Jackson and Sanders adhered to the foregoing parenting schedule for the next several years, but on September 6, 2012, Jackson filed the instant petition for modification of custody, asserting that, since the time of the 2007 modification proceeding, there had been a material change in circumstances that warranted such a change in custody. Specifically, he asserted that, due to his son's age, new school, and Sanders's move to a different home, a change in physical custody or parenting time was necessary so that he and Sanders could " continue to share physical custody effectively." Sanders answered, opposing the petition. Subsequently, Sanders filed an amended answer and filed a counterclaim against Jackson, seeking $7,035 in past-due child support. Jackson then amended his petition, asserting that he had satisfied his child-support obligation with Sanders's consent by paying N.J.'s private-school tuition. Thereafter, Sanders filed an amended counterclaim, seeking $14,070 in outstanding child support.

Ultimately, the trial court held a bench trial on Jackson's petition for modification of custody, during which it heard testimony from Jackson, Sanders, a court-appointed guardian ad litem (" GAL" ), and a child psychologist hired by Jackson. Thereafter, the court issued an order, finding that Jackson owed Sanders $27,135 in past-due child support, finding that Jackson failed to meet his burden of showing that a change in custody was in N.J.'s best interests,[1] granting primary physical custody to Sanders, and increasing Jackson's child-support obligation from $1,005 to $3,994 per month. The court reserved ruling on Sanders's request for attorney fees.

In addition, the court issued a new parenting schedule, which altered the custody arrangement delineated in the 2007 Agreement. Specifically, the court ordered that Jackson would have physical custody of N.J. on the first and third weekends of the month and that those visits would begin on Friday after school and last until Sunday at 6:00 p.m. The court also ordered that Jackson would have N.J. overnight for one night on the weeks when he did not have N.J. the following weekend. Additionally, the court ordered that the parties would have equal time with their son in the summer, with N.J. alternating between them each week. Lastly, the court eliminated the optional two-week " floating" period of parenting time that had been included in the 2007 Agreement.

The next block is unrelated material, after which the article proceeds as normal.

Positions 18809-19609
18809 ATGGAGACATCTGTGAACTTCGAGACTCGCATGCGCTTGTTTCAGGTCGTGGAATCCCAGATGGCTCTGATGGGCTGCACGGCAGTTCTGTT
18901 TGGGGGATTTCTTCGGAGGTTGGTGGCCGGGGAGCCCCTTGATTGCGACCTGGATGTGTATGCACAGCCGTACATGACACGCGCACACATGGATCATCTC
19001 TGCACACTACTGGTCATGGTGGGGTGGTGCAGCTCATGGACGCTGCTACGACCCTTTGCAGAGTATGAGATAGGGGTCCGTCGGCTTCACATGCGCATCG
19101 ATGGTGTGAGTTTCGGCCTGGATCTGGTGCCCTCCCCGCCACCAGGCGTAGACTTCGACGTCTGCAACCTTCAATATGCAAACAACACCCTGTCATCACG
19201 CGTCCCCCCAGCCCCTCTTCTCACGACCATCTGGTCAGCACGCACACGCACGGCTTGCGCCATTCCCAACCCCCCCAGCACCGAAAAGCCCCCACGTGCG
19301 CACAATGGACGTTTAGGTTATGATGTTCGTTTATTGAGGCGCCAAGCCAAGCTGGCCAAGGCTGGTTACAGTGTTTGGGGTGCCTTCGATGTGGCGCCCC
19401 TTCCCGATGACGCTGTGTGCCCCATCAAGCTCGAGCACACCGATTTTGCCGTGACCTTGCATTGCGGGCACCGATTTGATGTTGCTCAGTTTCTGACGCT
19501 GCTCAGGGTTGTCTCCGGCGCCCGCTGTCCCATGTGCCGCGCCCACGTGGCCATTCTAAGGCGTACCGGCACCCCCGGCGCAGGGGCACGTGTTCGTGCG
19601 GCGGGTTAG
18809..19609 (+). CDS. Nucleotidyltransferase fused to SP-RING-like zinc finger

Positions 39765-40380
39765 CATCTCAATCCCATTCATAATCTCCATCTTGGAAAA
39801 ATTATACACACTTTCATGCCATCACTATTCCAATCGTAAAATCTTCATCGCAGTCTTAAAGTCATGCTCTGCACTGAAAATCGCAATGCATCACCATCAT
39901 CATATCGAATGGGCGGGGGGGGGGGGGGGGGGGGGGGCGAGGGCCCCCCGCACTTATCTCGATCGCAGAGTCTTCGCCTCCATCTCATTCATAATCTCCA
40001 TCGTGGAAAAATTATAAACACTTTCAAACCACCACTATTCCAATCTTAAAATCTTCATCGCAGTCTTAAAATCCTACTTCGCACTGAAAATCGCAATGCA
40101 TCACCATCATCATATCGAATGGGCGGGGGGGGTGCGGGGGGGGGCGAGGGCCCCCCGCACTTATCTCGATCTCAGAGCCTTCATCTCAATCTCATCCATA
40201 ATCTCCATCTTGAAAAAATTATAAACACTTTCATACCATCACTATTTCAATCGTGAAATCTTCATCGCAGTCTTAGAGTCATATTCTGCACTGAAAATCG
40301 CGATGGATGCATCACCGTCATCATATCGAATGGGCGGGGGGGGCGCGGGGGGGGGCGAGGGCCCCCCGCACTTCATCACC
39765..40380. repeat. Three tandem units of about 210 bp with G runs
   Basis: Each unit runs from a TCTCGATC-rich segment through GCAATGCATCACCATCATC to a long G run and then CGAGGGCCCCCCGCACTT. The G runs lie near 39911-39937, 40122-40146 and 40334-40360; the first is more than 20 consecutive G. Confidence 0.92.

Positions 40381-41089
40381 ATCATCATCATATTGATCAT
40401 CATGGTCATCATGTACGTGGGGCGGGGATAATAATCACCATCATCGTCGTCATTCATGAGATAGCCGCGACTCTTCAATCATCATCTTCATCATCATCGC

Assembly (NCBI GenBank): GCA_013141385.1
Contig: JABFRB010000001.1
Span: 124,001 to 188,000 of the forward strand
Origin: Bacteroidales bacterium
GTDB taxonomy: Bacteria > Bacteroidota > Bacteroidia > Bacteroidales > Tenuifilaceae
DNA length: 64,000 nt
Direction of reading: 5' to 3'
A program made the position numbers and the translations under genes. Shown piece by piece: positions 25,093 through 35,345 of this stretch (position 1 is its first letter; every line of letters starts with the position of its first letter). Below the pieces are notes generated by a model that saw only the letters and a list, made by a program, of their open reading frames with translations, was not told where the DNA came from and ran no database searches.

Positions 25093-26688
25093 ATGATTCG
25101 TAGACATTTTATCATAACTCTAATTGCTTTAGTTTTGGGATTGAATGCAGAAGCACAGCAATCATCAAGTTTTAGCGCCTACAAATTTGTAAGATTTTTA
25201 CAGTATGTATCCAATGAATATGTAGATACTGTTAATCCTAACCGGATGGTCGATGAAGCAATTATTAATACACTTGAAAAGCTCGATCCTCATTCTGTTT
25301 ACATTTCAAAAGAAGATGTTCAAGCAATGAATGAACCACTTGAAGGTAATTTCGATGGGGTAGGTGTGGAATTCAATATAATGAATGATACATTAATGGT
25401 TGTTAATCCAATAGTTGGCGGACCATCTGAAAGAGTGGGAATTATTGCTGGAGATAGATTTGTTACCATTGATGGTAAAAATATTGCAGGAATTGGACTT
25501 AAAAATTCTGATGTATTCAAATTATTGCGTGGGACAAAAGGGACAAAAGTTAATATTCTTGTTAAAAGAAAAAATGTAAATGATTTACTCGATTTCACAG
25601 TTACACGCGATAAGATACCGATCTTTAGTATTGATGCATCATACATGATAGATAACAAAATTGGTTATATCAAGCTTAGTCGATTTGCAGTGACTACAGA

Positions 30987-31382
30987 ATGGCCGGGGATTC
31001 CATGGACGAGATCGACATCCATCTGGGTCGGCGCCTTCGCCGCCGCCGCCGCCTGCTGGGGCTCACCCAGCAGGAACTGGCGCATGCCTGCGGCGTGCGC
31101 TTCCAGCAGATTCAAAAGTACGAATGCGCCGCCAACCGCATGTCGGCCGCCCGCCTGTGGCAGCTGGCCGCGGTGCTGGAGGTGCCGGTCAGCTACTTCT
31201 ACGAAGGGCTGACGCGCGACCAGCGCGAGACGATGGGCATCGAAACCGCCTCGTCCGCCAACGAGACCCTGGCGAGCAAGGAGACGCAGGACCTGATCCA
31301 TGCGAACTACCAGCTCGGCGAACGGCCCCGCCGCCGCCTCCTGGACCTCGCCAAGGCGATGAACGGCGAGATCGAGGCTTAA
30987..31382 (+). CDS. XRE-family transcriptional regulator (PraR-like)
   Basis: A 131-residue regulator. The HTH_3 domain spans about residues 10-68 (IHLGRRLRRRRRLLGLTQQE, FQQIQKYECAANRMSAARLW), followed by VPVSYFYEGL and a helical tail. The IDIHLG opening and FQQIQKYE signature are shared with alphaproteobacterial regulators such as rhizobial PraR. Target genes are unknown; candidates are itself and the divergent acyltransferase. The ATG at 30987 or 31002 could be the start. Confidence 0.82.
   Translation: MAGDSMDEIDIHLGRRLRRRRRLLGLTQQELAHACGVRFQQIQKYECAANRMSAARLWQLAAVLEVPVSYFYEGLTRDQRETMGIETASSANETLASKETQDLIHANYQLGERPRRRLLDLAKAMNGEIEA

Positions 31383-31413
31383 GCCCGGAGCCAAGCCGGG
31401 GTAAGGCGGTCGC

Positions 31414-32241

After the court issued its order, Sanders filed a motion for a supersedeas bond, as permitted by OCGA § 5-6-46, requesting that Jackson post a $100,000 bond in satisfaction of the court's judgment. Jackson filed a response, opposing the motion, but the trial court granted it and ordered Jackson to post a $60,000 bond. Also, in a separate order, the trial court awarded Sanders $24,387.71 in attorney fees. This appeal follows.

1.

As a preliminary matter, Sanders claims that Jackson did not file a valid notice of appeal from the trial court's order granting her motion for a supersedeas bond because, instead of filing a second notice of appeal after that order was entered, he merely amended his first notice of appeal as to the underlying judgment.[2] In this regard, we have held that, on appeal, we " may consider orders that were entered prior to or contemporaneously with the judgment being appealed, but judgments cannot be considered on appeal if rendered subsequent to the judgment appealed from." [3] Thus, when a supersedeas-bond order is entered after an appellant files a notice of appeal from a prior judgment, we lack jurisdiction to consider claims regarding that order unless he or she files a second notice of appeal.[4]

Nevertheless, in the case sub judice, Jackson did file a timely notice of appeal after the trial court issued the supersedeas-bond order, and the fact that he styled it as an " amended notice of appeal" is of no consequence. In relevant part, OCGA § 5-6-48 provides: